Social movements are collective actions in which the populace is alerted, educated, and mobilized, over years and decades, to challenge the powerholders and the whole society to redress social problems or grievances and restore critical social values.
– Bill Moyes in the Movement Action Plan
The mission of the Mozilla Foundation is to create and promote the Internet as an open platform that supports the principles set out in the Mozilla Manifesto.
– Mozilla Foundation’s Statement of Direction
The open web is a social value. It’s not a fact, it’s not necessity, and it’s not a requirement. It’s a value – one that a growing community of people believe in and are willing to fight for. Indeed an emergent community in support of this value, initially composed of coders and technophiles, has steadily grown in size and scope. Today, there are hundreds of thousands (if not millions) of people who believe in the open web. They want the internet to be an open platform, indeed, they know the internet must be an open platform.
This means the message and goals of organizations like the Mozilla foundation and others that promote an open web, have broad appeal and resonate with a increasingly diverse community.
This is exciting.
It will also create new challenges.
Those involved in promoting an open web need to know that they are part of a social movement. Yes, it is language and terminology that make some of us uncomfortable. But it is the reality of our situation.
Embracing the notion that the open web is a social movement does not mean that we must start lobbying politicians or chaining ourselves to Microsoft servers (although some people may already be doing these things). I will be the first to admit that this social movement is very unlike those of the past. We do not need to employ the industrial and hierarchical model of influence and power that underlies the Bill Moyes document that, in part, inspired this post. It is for another era, or at least, for other movements.
This social movement is different in that, so far, it has been able to derive its power from a narrow set of people – mostly coders – who by volunteering their labour, have given the movement neither political power, nor economic power, but hard consumer power. This power has enabled projects like Mozilla to out-create, out-innovate, and out-perform the largest, best financed, and most successful software and IT companies in the world. As such, it does not need to rely on persuading government to create structural changes the way past social movements have. It has simply been able to force change though its market position.
This success however, does not mean it has nothing to learn from the past. Indeed, understanding and embracing the fact that the open web is a social movement would not only give the open web project structure – an organizing principle – upon which further success can be built but it would also allow it to reflect and leverage on the lessons of past movements.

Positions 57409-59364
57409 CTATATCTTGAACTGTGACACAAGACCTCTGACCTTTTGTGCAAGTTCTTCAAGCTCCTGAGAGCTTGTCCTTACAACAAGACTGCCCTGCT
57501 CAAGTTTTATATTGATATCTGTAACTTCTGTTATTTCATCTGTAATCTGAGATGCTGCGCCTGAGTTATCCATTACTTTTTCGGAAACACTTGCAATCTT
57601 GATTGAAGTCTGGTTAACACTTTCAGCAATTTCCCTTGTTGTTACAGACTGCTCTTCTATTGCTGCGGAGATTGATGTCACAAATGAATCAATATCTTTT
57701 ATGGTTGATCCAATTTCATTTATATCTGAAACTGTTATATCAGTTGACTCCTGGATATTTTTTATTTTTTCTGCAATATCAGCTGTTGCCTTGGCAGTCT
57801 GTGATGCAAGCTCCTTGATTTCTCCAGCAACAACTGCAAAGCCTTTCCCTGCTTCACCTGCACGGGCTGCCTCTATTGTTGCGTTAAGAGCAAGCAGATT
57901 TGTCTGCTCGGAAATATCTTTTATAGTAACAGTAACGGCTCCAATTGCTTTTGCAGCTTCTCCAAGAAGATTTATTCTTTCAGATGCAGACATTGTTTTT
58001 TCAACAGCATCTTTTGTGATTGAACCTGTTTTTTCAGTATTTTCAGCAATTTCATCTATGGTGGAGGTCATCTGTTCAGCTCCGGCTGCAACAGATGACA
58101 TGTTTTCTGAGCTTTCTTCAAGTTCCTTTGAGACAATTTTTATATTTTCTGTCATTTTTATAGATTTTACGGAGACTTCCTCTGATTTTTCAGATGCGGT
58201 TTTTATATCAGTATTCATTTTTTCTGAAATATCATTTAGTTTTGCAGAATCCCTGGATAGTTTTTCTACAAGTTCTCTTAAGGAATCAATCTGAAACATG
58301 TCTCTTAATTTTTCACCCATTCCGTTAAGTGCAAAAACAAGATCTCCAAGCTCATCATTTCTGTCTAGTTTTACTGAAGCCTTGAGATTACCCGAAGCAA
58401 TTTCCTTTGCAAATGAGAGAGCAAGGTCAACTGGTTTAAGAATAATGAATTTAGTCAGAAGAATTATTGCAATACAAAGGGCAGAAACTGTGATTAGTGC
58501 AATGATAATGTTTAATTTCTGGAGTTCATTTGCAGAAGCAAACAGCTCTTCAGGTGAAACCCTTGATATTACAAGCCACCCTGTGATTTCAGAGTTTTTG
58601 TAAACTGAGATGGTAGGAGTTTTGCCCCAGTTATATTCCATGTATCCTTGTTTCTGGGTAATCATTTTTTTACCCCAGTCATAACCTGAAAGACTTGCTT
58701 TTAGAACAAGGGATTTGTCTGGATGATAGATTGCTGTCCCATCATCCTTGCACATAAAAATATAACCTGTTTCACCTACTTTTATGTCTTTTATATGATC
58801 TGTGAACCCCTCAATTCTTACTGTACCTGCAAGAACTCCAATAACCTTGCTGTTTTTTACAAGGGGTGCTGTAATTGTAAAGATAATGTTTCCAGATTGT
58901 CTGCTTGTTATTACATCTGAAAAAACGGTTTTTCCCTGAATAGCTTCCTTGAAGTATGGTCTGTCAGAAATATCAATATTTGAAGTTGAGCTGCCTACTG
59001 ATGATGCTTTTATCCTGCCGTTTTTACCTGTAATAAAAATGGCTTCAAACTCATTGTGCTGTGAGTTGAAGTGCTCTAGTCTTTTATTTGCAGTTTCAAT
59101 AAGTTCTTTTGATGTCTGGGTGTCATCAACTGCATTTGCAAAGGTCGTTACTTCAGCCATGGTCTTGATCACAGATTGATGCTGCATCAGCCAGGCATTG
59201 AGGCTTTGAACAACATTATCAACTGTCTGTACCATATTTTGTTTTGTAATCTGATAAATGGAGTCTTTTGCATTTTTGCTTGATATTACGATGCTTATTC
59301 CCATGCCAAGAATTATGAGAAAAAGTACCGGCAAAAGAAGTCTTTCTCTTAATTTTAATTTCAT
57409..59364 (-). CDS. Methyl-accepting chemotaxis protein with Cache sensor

Possibly the most important of these past lessons is that social movements may emerge organically but often do not succeed until at least some primitive form of organization or basic structure takes form around which resources, supporters, and eventually the general public, can coalesce.
This structure does not need to be hierarchical, but it does need to at least anchor or provide a platform around which the movement can build identity and direction. I sense a number of people look to Mozilla to be that rallying point. Indeed, last year when Chris Messina ranted online about Mozilla – which some in the Mozilla Corporation incorrectly felt was an unhelpful critique of the corporation – he was asking this very question. (I know Chris’ comments weren’t very popular with many people and that a major motivating factor for his rant was an effort to bring attention to his new consulting firm, but I’m still going to address his comments at face value) I don’t think Messina was being critical of the corporation per se, a large part of what he was asking was why Mozilla wasn’t serving as a rallying point for people (like him) who cared about the Open Web and Open Source.
The Berkman Center at Harvard, the CIS at Stanford, the Mozilla Foundation, Electronic Frontier Foundation, the Shuttleworth Foundation, along with a handful of other organizations are already part of the movement’s ecosystem. Perhaps one of them could credibly take on a leadership/organizing/convening role for such a social movement. Perhaps not. At the moment, it seems unclear if anyone is.
Again, this social movement can and probably should be more decentralized than any past movement. But could we push ourselves harder? Are we creating enough hooks for new participants to latch on to? Are we creating an ecosystem where non-coders, but passionate open web believers, can find a niche? What are the big harry audacious goals that a larger community can get behind, and support? Are we willing to talk about ourselves as a social movement? What are the opportunities and dangers in doing that? I’m not sure. But it would be great if someone were thinking about who, or whom, might be asking these questions.
Please know this post is a draft and treat as such. Please tear it to shreds or build on it in the comments or in an email to me.